Again, the writer says,—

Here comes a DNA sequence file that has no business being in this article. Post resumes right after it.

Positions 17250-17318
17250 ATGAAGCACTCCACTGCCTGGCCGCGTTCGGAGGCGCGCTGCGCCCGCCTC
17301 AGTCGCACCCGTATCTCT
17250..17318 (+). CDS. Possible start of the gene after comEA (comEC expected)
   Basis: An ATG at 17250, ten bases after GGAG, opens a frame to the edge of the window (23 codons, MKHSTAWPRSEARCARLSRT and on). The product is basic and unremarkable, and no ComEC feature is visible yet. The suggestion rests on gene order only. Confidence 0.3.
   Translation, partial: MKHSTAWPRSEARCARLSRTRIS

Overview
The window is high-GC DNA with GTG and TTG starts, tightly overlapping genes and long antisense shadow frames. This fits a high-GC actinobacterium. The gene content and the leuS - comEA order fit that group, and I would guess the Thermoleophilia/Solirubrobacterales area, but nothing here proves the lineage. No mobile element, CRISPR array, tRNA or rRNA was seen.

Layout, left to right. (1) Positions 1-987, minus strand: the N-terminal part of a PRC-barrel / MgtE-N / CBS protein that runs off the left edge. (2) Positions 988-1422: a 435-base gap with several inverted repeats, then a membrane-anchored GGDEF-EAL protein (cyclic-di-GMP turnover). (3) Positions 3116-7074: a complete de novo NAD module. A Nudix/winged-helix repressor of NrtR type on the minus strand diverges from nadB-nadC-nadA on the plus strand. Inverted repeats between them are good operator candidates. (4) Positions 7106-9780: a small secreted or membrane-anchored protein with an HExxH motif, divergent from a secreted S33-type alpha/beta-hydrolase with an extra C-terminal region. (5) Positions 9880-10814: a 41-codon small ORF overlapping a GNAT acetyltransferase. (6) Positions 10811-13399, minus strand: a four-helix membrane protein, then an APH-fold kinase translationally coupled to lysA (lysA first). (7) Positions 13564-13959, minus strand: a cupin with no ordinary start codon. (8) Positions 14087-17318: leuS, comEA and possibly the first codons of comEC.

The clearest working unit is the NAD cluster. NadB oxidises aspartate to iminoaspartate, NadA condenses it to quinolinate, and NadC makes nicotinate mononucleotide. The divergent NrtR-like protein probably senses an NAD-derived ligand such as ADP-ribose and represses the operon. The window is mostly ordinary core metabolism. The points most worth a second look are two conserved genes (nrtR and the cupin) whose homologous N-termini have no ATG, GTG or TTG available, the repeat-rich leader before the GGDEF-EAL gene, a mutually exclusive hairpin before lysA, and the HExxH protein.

"Kindred superstitions are exhibited by their fellows every day—superstitions that are indeed not so gross, but are intrinsically of the same nature. There is an idolatry which, instead of carving the object of its worship out of dead matter, takes humanity for its raw material, and expects, by moulding a mass of this humanity into a particular form, to give it powers or properties quite different from those it had before it was moulded."